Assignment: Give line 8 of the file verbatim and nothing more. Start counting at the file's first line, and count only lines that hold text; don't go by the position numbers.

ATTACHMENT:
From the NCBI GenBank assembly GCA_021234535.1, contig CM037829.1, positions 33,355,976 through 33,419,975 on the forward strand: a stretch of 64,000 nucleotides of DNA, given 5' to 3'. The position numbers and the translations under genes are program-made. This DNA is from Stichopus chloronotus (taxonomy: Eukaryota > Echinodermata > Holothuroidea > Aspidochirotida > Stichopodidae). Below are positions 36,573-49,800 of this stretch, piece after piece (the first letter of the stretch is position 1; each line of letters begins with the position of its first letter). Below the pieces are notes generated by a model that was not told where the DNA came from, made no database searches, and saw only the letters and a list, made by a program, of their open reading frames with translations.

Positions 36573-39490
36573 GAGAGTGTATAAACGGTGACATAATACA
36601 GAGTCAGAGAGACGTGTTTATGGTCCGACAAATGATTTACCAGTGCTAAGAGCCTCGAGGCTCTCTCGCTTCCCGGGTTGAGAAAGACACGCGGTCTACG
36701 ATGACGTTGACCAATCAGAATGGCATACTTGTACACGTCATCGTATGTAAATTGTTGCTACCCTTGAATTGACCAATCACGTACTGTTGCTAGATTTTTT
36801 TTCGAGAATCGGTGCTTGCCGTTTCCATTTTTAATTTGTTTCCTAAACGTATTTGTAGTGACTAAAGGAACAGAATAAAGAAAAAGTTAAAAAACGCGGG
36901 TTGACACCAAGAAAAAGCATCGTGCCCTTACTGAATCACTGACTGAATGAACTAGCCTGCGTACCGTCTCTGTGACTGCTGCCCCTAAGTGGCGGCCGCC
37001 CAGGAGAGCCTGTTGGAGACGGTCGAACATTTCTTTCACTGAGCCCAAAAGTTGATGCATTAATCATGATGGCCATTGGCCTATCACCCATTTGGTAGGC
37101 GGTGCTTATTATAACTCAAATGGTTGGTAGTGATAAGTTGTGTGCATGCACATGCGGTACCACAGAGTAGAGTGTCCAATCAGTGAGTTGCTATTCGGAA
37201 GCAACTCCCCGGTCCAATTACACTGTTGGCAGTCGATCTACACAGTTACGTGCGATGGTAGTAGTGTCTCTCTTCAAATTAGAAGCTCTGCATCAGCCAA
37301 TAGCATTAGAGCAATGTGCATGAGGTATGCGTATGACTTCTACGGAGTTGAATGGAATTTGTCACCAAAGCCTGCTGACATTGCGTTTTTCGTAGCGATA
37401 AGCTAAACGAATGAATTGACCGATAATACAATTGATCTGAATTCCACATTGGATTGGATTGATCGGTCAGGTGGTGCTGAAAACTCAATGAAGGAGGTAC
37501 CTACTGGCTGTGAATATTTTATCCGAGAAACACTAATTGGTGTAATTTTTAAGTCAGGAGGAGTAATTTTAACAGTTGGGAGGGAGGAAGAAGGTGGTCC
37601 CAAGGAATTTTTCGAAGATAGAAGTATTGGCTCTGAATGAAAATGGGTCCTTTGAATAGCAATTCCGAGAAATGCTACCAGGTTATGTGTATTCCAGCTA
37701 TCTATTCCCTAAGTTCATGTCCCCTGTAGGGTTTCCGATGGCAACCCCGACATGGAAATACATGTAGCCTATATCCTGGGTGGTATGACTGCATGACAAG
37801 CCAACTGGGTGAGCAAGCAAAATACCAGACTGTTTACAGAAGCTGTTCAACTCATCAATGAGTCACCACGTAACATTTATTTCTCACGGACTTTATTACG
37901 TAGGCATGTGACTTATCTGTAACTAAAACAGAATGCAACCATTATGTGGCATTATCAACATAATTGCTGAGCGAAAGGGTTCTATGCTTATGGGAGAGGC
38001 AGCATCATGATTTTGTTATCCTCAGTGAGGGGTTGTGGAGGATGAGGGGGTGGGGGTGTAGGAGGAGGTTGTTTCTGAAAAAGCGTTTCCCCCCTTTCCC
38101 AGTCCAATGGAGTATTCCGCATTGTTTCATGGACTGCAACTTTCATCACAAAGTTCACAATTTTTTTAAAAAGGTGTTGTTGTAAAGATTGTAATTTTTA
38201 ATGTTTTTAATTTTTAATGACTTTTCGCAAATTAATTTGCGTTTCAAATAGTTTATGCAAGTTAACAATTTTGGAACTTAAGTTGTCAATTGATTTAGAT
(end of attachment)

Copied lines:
37001 CAGGAGAGCCTGTTGGAGACGGTCGAACATTTCTTTCACTGAGCCCAAAAGTTGATGCATTAATCATGATGGCCATTGGCCTATCACCCATTTGGTAGGC